Through the course of the documentary, seven speeches (the press kit says six but I counted seven) are presented and their historical significance explained. They include Obama’s speech at the 2004 Democratic convention, where he gave the keynote speech. At the time, he was a state senator, who was running for the Illinois U.S. senate seat. The speech brought him national prominence. One anecdote told is the party’s presidential nominee, John Kerry, liked a passage so much from the speech, he asked if he could use it instead of Obama. The other speeches discussed are Obama’s 2008 acceptance speech at the Democratic convention, his first “race speech”, during the presidential campaign, when the news media was reporting on remarks made by Rev. Jerimiah Wright, the President’s eulogy after the Sandy Hook shooting in 2012, the 50th anniversary speech on the civil rights march in Selma and the eulogy after the 2015 shooting in Charleston, South Carolina at Emanuel African Methodist Episcopal Church. The “seventh” speech highlighted is his 2011 speech at the White House Correspondence Dinner, showcasing the president’s sense of humor.

It can be considered a strange topic for a documentary on a president, speeches. Why not one which takes us inside the White House and shows us key decisions made during his two terms like the killing of Osama bin Laden, his Supreme Court nominees and a behind-the-scenes look at how the Affordable Care Act came to be? But, you can’t fault the documentary for something it doesn’t want to be. You can only review it on what it is and how well it presents its ideas.

With that in mind, one must admit “The Obama Years” is an entertaining and emotional (I heard a few sniffles at the press screening I attended) look at the country’s first black president. You also become aware of how much history we have all lived through during the past eight years and how much the country has changed from the time Obama first ran for office. It also cannot escape anyone’s mind the difference between Obama and the current man in the White House, at least as far as their communication and speech making skills are concerned.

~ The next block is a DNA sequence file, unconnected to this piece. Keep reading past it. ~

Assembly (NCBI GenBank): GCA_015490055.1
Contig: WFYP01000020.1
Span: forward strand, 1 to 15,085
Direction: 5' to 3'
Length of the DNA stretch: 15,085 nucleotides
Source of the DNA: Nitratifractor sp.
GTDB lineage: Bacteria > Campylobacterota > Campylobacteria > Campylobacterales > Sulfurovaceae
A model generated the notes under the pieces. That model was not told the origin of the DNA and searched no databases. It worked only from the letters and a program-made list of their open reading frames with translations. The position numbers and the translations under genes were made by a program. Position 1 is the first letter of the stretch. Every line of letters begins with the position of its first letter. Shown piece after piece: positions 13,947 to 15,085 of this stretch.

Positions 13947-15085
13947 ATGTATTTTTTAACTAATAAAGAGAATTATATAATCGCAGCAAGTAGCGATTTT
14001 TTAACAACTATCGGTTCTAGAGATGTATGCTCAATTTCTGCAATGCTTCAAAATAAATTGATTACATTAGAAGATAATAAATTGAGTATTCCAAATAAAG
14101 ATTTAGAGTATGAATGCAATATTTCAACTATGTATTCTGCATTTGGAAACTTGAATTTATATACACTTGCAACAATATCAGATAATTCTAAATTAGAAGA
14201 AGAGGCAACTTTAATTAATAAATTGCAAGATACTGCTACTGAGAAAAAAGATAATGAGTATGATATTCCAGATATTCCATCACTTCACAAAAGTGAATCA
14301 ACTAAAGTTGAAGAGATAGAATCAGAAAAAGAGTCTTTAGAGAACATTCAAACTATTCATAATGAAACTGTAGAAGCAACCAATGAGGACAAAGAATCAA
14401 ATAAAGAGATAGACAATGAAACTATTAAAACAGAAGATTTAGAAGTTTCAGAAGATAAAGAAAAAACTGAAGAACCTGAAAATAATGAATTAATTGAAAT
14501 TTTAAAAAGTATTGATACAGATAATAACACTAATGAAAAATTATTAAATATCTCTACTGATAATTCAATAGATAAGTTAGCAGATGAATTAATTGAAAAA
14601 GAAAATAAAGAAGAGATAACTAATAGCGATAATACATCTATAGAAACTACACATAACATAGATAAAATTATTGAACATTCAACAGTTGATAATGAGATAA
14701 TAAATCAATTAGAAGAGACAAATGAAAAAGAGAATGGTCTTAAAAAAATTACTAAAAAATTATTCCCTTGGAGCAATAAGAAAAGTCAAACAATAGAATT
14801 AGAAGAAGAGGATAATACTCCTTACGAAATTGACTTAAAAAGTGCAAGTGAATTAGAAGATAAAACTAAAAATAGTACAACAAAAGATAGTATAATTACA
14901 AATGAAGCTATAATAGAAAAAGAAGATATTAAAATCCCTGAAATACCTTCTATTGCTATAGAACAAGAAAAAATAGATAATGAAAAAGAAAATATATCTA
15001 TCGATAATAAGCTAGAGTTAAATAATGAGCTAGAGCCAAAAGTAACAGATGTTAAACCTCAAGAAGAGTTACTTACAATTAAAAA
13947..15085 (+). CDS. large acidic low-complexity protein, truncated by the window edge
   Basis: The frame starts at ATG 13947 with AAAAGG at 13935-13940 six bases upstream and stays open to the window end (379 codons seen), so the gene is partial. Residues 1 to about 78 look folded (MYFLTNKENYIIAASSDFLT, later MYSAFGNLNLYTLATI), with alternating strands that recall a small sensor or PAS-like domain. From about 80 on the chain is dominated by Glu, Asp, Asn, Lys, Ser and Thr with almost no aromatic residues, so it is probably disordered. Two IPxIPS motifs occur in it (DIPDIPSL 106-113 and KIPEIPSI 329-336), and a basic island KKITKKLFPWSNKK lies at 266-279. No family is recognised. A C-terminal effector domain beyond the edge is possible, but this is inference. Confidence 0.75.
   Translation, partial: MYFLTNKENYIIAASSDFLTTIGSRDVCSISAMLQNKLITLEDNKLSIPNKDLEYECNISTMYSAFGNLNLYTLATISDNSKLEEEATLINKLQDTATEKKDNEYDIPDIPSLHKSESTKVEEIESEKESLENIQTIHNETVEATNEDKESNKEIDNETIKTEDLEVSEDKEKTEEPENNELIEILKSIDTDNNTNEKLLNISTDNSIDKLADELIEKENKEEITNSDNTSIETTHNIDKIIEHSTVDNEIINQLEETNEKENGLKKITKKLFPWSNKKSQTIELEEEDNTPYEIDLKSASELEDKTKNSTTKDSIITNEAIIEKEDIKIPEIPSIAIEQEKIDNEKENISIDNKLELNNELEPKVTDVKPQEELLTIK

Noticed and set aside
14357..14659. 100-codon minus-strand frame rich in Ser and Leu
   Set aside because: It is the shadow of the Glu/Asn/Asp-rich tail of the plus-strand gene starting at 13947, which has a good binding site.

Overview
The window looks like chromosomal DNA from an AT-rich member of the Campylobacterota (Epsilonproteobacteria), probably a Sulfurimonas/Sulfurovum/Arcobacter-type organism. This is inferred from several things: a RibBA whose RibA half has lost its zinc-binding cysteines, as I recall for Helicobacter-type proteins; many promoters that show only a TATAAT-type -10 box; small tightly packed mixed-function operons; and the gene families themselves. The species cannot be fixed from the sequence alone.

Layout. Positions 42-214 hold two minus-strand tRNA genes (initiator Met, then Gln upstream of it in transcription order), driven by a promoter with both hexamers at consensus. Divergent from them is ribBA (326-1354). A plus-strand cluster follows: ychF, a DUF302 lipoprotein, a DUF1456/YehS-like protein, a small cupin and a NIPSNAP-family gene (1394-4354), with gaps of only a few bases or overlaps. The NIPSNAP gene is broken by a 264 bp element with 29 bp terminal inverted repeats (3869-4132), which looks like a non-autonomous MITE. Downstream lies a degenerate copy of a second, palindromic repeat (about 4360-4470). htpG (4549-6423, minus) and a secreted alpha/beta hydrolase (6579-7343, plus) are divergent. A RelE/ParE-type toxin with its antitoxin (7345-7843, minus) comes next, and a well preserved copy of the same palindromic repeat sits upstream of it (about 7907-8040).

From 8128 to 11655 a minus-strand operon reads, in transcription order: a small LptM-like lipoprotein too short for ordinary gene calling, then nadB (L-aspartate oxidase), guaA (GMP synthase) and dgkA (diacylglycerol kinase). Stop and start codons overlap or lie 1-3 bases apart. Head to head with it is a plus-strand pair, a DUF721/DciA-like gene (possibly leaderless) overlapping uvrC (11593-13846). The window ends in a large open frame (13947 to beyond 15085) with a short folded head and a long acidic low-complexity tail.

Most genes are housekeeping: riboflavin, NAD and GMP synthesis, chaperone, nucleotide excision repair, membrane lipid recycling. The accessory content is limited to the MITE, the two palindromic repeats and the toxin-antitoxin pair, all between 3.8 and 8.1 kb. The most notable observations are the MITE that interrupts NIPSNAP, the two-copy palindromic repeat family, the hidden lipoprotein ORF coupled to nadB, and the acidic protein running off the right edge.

The documentary is highlighted by on-screen interviews given by the people who worked on Obama’s campaign; David Axelrod, Jon Favreau and Cody Keenan as well as historians; Douglas Brinkley and Doris Kearns Goodwin, who attempt to flesh out the man by discussing Obama’s writing style and comparing it to other presidents. 

Unfortunately, as with most things today, the documentary’s appeal will depend on your politics. Those that admire Barack Obama will feel “The Obama Years” reaffirms what made him a great man, while those that opposed his presidency, may feel Obama was all talk. Just words.

Film Review: Sophie and the Rising Sun

"Sophie and the Rising Sun"
*** (out of ****)

In the autumn of 1941, Grover Ohta (Takashi Yamaguchi), a Japanese-American, is found nearly beaten to death, in a small town in South Carolina. He cannot recall how he arrived in the town or who beat him up but his presence will set off a chain of tumultuous events in the social drama, “Sophie and the Rising Sun” (2016).

Given the recent headlines in the newspaper, concerning travel bans and indefinite suspension of Syrian refugees from entering the country, it is unfortunate that “Sophie and the Rising Sun” will seem relevant to audiences, illustrating there as always been a fear of “the other”, in director Maggie Greenwald’s tale of xenophobia, interracial love and racism set against the backdrop of America entering World War II.

In a town, unsure what to do with him and suspicious of “foreigners”, it is decided the best place for Grover to heal is in the home of the town’s widower, Anne (Margo Martindale), who is herself initially hesitant to be burdened with such a duty but reluctantly agrees, positioning her to be the movie’s moral center.

The “Sophie” referred to in the title is a young woman with a mysterious past (played by Julianne Nicholson) whom at first, we suspect may also be prejudice against foreigners and Grover in particular. It is Sophie and Grover’s identity the movie will take its time revealing.